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The aim of this research was to study the relationship between perceptual judgments about space and time. If spatial and temporal judgments were dissociable, they should be modulated selectively by attention. We compared the effect of the attentional set upon fine-grained spatial versus temporal discrimination of visual perception in two experiments. Using identical sensory stimulation, we measured perceptual judgments on either the size of a small spatial gap or the duration of a brief temporal gap. The attentional set was manipulated by cuing the task that was most likely to be performed. In one experiment, a neutral cue was also used, to measure relative benefits and costs of spatial and temporal task sets. If the attentional set could be directed selectively to spatial and temporal task-relevant dimensions, performance on both spatial and temporal acuity tasks should be specifically modulated by task cuing. The results showed that the attentional set enhanced the speed and accuracy of perceptual judgments similarly on both spatial and temporal tasks. Moreover, accuracy in one task was selectively enhanced by attending to that task while remaining unaffected by attending to the alternative task. This finding suggests multiple mechanisms, by which visual processing of spatial and temporal features can be selectively prepared without interfering with one another.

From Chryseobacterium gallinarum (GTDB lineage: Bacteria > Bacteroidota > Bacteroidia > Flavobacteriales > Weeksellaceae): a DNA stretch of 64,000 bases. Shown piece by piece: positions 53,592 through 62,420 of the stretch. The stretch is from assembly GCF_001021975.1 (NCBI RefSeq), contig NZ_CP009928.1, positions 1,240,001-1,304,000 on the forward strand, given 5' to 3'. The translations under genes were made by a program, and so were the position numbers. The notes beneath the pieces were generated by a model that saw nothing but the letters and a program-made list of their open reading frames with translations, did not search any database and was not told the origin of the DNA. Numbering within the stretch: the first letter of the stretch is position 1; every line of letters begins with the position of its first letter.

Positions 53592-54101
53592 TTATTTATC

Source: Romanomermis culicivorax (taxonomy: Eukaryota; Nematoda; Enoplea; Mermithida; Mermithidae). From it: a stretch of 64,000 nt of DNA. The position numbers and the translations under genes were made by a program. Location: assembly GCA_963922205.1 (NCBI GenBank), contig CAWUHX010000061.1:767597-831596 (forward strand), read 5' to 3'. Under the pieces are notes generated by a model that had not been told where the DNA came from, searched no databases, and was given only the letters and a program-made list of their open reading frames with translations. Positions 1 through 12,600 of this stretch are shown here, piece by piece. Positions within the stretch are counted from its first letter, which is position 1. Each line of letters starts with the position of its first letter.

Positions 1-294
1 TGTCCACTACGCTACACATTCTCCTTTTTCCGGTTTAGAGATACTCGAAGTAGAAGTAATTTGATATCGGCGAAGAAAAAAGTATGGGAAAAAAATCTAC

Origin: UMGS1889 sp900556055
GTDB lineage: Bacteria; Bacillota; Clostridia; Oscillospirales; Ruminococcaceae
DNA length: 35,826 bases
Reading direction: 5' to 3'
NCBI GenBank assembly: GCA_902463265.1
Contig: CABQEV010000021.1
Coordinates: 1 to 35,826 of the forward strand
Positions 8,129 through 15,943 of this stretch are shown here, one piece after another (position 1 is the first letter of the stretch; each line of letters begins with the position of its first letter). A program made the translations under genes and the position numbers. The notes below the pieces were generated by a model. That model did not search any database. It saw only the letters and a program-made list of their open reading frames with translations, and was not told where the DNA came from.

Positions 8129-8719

Original publication




Journal article


Exp Brain Res

Publication Date





339 - 344


Adult, Attention, Female, Humans, Male, Photic Stimulation, Reaction Time, Set, Psychology, Space Perception, Time Perception, Visual Perception